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Title: Maloideae  
Author: World Heritage Encyclopedia
Language: English
Subject: Rosaceae, Prunus, Sorbus rupicola, Amygdaloideae, Gymnosporangium
Publisher: World Heritage Encyclopedia


The Maloideae C.Weber was the apple subfamily, a grouping used by some taxonomists within the rose family, Rosaceae. Recent molecular phylogenetic evidence[1] has shown that the traditional Spiraeoideae and Amygdaloideae form part of the same clade as the traditional Maloideae, and the correct name for this group is Amygdaloideae. Earlier circumscriptions of Maloideae are more-or-less equivalent to subtribe Malinae or to tribe Maleae. The group includes a number of plants bearing commercially important fruits, such as apples and pears, while others are cultivated as ornamentals.

In its traditional circumscription[2] this subfamily consisted exclusively of shrubs and small trees characterised by a pome, a type of accessory fruit that does not occur in other Rosaceae, and by a basal haploid chromosome count of 17 (instead of 7, 8, or 9 as in the other Rosaceae), involving approximately 28 genera with approximately 1100 species worldwide, with most species occurring in the temperate Northern Hemisphere.


The subfamily was given the name Pomoideae Juss. in 1789, but this name is no longer accepted under the nomenclature codes because it is not based on a genus name. It has also been separated into its own family the Malaceae Small[3] (formerly Pomaceae Lindl.).[4]

Recent molecular data have shown that the traditional subfamily Spiraeoideae is paraphyletic,[1][5] and to best reflect relationships subfamily Amygdaloideae has been expanded to include the former Spiraeoideae and Maloideae.[1]

An earlier intermediate classification[6] expanded Maloideae to include four genera with dry non-pome fruit. These are Kageneckia, Lindleya, and Vauquelinia, which have a haploid chromosome count of 15 or 17, and Gillenia, which is herbaceous and has a haploid chromosome count of 9.

A traditional circumscription of Maloideae includes the following genera:[2]
Amelanchier - serviceberry, juneberry
Aria (see Sorbus)
Aronia - chokeberry
Chaenomeles - Japanese quince
Chamaemespilus (see Sorbus chamaemespilus)
Cormus (see Sorbus)
Cotoneaster - cotoneaster
Crataegus - hawthorn
Cydonia - quince
Eriobotrya - loquat
Heteromeles - toyon
Malus - apple, crabapple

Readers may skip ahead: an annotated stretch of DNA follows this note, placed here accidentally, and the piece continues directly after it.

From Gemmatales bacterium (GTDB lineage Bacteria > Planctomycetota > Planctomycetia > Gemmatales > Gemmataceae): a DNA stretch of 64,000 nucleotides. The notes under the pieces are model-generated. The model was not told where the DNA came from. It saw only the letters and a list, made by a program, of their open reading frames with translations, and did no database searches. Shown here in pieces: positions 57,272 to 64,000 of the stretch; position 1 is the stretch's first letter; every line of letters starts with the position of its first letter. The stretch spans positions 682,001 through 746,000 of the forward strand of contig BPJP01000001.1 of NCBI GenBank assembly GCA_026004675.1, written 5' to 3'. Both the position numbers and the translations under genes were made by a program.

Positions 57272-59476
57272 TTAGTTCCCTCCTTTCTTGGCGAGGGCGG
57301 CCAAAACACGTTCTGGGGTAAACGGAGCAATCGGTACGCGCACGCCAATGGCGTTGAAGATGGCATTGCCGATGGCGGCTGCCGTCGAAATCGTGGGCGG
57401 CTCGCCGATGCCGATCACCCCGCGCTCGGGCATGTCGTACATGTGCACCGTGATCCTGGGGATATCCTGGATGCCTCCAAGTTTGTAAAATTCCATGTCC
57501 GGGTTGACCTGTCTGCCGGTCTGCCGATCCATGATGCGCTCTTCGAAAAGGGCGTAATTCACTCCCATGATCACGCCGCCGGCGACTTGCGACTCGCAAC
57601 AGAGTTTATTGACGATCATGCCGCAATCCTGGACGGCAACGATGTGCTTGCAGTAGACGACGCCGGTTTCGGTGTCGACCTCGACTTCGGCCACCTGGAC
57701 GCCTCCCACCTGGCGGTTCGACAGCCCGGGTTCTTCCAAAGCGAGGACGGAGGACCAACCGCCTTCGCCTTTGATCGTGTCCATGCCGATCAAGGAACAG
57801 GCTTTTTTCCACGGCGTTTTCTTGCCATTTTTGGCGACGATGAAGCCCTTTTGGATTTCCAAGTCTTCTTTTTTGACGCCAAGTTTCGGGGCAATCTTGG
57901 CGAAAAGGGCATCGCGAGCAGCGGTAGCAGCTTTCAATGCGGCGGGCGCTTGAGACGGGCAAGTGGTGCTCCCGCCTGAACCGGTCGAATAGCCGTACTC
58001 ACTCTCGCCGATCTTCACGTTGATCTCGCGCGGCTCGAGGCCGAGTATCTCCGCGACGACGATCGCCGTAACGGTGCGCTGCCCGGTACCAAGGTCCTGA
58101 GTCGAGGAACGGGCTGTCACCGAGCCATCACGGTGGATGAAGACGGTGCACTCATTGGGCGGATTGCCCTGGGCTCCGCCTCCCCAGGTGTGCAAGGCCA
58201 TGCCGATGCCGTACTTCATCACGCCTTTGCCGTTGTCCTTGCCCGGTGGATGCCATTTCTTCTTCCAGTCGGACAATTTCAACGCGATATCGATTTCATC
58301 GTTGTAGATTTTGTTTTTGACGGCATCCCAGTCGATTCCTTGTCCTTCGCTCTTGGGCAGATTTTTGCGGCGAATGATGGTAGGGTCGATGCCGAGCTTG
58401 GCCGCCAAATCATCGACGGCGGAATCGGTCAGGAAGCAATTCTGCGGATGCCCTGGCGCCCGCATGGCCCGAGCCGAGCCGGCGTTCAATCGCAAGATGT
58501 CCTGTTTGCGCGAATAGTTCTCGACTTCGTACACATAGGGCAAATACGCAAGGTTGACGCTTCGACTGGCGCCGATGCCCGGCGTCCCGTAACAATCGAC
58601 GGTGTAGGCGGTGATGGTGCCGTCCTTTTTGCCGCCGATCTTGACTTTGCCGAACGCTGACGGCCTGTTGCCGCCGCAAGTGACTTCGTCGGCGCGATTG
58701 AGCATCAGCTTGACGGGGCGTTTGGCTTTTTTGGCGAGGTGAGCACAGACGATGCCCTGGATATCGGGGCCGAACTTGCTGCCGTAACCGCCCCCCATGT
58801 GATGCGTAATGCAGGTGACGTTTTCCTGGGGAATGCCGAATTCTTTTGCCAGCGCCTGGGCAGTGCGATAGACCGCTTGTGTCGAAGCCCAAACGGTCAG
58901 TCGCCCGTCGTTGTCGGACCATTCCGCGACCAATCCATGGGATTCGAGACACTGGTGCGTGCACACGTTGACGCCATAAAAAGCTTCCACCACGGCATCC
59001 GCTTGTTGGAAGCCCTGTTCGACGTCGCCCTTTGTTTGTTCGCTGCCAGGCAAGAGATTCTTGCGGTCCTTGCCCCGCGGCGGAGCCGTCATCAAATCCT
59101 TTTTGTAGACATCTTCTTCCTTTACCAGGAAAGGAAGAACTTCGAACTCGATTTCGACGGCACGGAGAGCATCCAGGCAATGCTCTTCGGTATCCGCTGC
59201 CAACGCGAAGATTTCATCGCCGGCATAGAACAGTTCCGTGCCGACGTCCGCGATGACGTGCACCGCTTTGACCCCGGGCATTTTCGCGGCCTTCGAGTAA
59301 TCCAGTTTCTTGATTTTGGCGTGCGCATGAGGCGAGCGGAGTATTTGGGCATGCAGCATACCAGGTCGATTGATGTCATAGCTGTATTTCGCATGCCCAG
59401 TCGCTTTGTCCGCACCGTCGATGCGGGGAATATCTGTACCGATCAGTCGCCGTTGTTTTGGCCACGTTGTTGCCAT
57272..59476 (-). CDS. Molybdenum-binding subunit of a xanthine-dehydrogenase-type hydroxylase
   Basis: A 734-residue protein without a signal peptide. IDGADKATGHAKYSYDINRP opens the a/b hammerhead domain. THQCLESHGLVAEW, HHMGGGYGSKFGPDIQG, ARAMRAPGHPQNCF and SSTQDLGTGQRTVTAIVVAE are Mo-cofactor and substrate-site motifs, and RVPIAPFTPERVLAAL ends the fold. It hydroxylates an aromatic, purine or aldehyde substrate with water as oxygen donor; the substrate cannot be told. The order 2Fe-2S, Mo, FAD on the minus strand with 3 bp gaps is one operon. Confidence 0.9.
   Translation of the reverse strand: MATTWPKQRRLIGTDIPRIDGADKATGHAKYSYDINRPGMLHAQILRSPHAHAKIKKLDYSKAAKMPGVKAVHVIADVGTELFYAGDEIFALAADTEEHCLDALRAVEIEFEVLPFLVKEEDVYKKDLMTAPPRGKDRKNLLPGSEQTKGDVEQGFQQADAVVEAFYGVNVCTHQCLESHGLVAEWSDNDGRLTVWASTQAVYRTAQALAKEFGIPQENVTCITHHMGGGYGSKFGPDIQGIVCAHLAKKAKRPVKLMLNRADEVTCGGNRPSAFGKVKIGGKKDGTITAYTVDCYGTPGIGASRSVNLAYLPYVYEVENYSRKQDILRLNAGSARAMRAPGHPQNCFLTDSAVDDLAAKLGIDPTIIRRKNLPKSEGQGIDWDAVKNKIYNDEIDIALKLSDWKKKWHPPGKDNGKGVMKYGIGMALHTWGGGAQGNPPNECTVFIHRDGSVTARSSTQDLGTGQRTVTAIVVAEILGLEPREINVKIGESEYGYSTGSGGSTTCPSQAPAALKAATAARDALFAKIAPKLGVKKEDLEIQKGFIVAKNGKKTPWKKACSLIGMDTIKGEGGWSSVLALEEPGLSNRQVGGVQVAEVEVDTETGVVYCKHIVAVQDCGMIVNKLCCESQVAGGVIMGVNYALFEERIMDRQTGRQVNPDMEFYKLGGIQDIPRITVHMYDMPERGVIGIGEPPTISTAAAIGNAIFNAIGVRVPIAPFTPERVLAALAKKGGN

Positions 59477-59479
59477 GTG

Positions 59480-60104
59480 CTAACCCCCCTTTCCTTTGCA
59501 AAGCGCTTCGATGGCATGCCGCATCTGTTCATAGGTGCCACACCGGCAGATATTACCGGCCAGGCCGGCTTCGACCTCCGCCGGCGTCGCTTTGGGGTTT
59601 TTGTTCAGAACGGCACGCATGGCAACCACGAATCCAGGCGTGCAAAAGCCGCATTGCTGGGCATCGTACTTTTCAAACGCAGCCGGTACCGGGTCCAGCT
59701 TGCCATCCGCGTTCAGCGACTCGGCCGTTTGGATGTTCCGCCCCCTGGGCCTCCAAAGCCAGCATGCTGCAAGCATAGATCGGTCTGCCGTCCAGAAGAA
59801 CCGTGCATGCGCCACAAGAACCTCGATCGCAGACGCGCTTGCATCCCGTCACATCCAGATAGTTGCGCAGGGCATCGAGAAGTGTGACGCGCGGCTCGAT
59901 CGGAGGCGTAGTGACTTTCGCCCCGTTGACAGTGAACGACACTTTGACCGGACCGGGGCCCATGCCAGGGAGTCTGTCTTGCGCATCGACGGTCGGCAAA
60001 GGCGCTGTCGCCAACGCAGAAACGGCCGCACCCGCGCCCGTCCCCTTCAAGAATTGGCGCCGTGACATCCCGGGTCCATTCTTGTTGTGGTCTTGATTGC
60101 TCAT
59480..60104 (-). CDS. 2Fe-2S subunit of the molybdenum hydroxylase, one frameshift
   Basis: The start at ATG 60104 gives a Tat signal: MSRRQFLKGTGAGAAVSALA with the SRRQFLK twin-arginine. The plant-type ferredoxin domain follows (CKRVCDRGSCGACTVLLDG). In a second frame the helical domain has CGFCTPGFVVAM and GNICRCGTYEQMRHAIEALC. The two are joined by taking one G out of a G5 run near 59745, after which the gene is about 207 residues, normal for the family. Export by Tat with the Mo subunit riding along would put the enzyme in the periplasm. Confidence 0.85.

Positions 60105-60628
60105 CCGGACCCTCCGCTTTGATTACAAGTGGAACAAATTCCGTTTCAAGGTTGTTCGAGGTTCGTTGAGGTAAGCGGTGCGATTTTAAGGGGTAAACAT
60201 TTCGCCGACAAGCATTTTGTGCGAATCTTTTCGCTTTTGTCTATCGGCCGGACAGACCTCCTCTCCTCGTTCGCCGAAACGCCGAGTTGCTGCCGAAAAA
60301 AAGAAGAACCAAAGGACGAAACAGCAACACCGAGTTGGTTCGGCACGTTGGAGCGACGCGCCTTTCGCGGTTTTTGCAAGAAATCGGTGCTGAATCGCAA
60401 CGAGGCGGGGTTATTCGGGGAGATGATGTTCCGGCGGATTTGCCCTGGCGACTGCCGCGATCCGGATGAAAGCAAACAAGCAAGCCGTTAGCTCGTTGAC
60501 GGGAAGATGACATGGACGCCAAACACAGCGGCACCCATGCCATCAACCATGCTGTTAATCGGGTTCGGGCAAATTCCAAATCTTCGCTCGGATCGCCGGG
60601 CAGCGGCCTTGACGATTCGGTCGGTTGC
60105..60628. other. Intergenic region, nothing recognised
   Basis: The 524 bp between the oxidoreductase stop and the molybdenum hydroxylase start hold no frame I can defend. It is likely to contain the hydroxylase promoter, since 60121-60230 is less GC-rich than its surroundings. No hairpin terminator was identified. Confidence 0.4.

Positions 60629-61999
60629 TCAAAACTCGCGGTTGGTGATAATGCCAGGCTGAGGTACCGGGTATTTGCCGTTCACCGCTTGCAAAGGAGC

Mespilus - medlar
Pseudocydonia - Chinese quince
Pyracantha - firethorn
Pyrus - pear
Rhaphiolepis - hawthorn
Sorbus - rowan, whitebeam, service tree
Stranvaesia = Photinia pro parte
Torminalis (see Sorbus torminalis)

intergeneric hybrids:[7]

and graft hybrids:
+Pyrocydonia (Pirocydonia)


  1. ^ a b c Potter, D.; Eriksson, T.; Evans, R.C.; Oh, S.H.; Smedmark, J.E.E.; Morgan, D.R.; Kerr, M.; Robertson, K.R.; Arsenault, M.P.; Dickinson, T.A.; Campbell, C.S. (2007). Phylogeny and classification of Rosaceae. Plant Systematics and Evolution. 266(1–2): 5–43. doi:10.1007/s00606-007-0539-9
  2. ^ a b G. K. Schulze-Menz 1964. Reihe Rosales. in A. Engler's Syllabus der Pflanzenfamilien mit besonderer Berücksichtigung der Nutzpflanzen nebst einer Übersicht über die Florenreiche und Florengebiete der Erde, Gebrüder Borntraeger, Berlin
  3. ^ GRIN Taxonomy for Plants
  4. ^ Lindley, J. (1822). Observations on the natural group of plants called Pomaceae. Transactions of the Linnean Society of London. 13: 88–106.
  5. ^ Morgan, D.R.; Soltis, D.E.; Robertson, K.R. (1994). Systematic and evolutionary implications of rbcL sequence variation in Rosaceae. American Journal of Botany. 81(7): 890–903.
  6. ^ Evans, R. C., Campbell, C. S. (2002). "The origin of the apple subfamily (Maloideae; Rosaceae) is clarified by DNA sequence data from duplicated GBSSI genes". American Journal of Botany 89 (9): 1478–1484.  
  7. ^ Stace, C.A. 1975. Hybridization and the flora of the British Isles. Academic Press, London.


  • Joseph R. Rohrer, Kenneth R. Robinson, James B. Phipps - Floral Morphology of Maloideae (Rosaceae) and its systematic Relevance; American Journal of Botany, 81 (5), P. 574-581; 1994
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